Thirdly, Syria’s initial declaration under the CWC. We requested an explanation of why the Organization’s approaches to Damascus on that matter was absolutely different from its approaches to other states? I mean countries that encountered similar problems, but unlike Syria they were not exposed to an avalanche of criticism for that.
Fourthly, methodology of the OPCW Technical Secretariat. In its investigations, the TS builds upon information from biased sources, opposed to the Syrian government. It collects evidence remotely and then issues conclusions in the ‘highly likely’ fashion. This is a direct violation of the CWC, which stipulates the need to observe the chain of custody. Besides, former OPCW Spokesperson M.Luhan said back in 2013 that the Organization would never test samples to have been gathered by anyone other than OPCW experts in the field. So the Technical Secretariat openly violates the principles it previously declared and does not shy away from confessing to it in reports. What steps is the management of the OPCW TS going to make to improve this situation?
Another issue is the double standards that the Technical Secretariat applies when selecting sources of evidence. OPCW inspection teams embrace any materials coming from the notorious ‘White Helmets’, even if they are weak and unconvincing. But when it comes to evidence indicating that the opposition be affiliated with chemical provocations, they ignore them even if the evidence comes from professionals – Syrian authorities and Russian military. They also ignore plentiful testimonies of local living eyewitnesses who say that the incidents were staged. The FFM used this pattern again in its report on the incident in Aleppo (November 2018).
Time flies, and the bulk of questions to you as Head of the OPCW Technical Secretariat grows like a rolling snowball. The story with the Douma report is far from over. On the contrary, there are more and more twists to it. Apart from former OPCW inspectors, even independent experts digging into this episode now suffer persecution. It is twice as sad that “independent” and “democratic” Western media, e.g. BBC, have joined the campaign besmirching those experts.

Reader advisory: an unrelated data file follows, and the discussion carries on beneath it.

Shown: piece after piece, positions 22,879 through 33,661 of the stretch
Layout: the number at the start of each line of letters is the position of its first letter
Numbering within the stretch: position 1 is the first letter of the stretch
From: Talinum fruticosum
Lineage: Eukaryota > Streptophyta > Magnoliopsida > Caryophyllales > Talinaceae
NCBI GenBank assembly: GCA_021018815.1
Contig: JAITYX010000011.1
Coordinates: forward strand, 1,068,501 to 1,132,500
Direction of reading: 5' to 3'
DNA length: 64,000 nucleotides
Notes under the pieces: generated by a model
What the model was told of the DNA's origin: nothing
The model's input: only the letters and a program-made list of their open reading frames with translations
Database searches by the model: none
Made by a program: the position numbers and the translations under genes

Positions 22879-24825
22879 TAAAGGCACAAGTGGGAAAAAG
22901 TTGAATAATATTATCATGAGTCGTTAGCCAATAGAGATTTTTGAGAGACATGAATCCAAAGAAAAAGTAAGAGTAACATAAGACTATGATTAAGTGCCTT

OPCW leadership has left unanswered the address of public activists; in particular of prominent NGO “Courage Foundation”, which calls on the Technical Secretariat to dig into the numerous irregularities of its work, including evidence of forgery of the Douma report. We do not understand this discriminate approach. The Technical Secretariat actively cooperates with some selected NGOs and involves them in resolving some rather sensitive tasks. But when it comes to the NGOs that ask tough questions, the TS ostentatiously turns its back on them. What freedom of speech, transparency or respect for the opinions of the “civil society” can we talk about?
Starting from December last year, we have developed some further questions. Mostly they address the new IIT report on the incident in Saraqib (February 2018) that was “thrown in” just prior to the vote of the April Conference of CWC States Parties. This report did not improve the methodology flaws that we have been speaking of for years. The report itself indicates that the IIT never visited the incident scene. All material evidence was gathered by the notorious ‘White Helmets’. Again, half of the witnesses questioned were the White Helmets, and their testimonies were studied by anonymous “competent experts and science institutes”. What kind of impartiality or “chain of custody” can we talk about?
Like it was with Douma, it remains totally unclear why Damascus would use chlorine in Saraqib to become predictably exposed to international criticism, if it was not bringing any military or other advantage. The IIT alleges that only one (!) chlorine cylinder was used in Saraqib, causing slight injuries with 12 people, all of whom were released from hospitals within 2 hours from admission. At the same time, the IIT states that the Syrian army was not conducting any offensive in this area during that period.
There are many more inconsistencies in the report, e.g. pseudo-witnesses testifying of helicopters flying at low attitudes with signaling lights turned on, which is actually impossible when aircraft is on a combat mission at nighttime. Also, according to their testimonies the cylinder corroded by half within 12 hours from impacting the ground.
We would like to hear DG Arias’s comments on all this.
The new IIT report contains one more element that goes beyond any reasonable limit. Its para. 5.18 says that one of the most probable motives for launching a chlorine airstrike was “a ‘punishment’ for the downing of the Russian aircraft SU-25" by militants. The IIT makes this conclusion referring to an anonymous “military expert”. We call on DG Arias to explain on what grounds the TS which the OPCW leadership says deals with purely technical analysis, exceeded all conceivable boundaries of its mandate to engage in unabashed politically-motivated speculations. Who instructed the inspectors to include this knowingly false conclusion in the final report?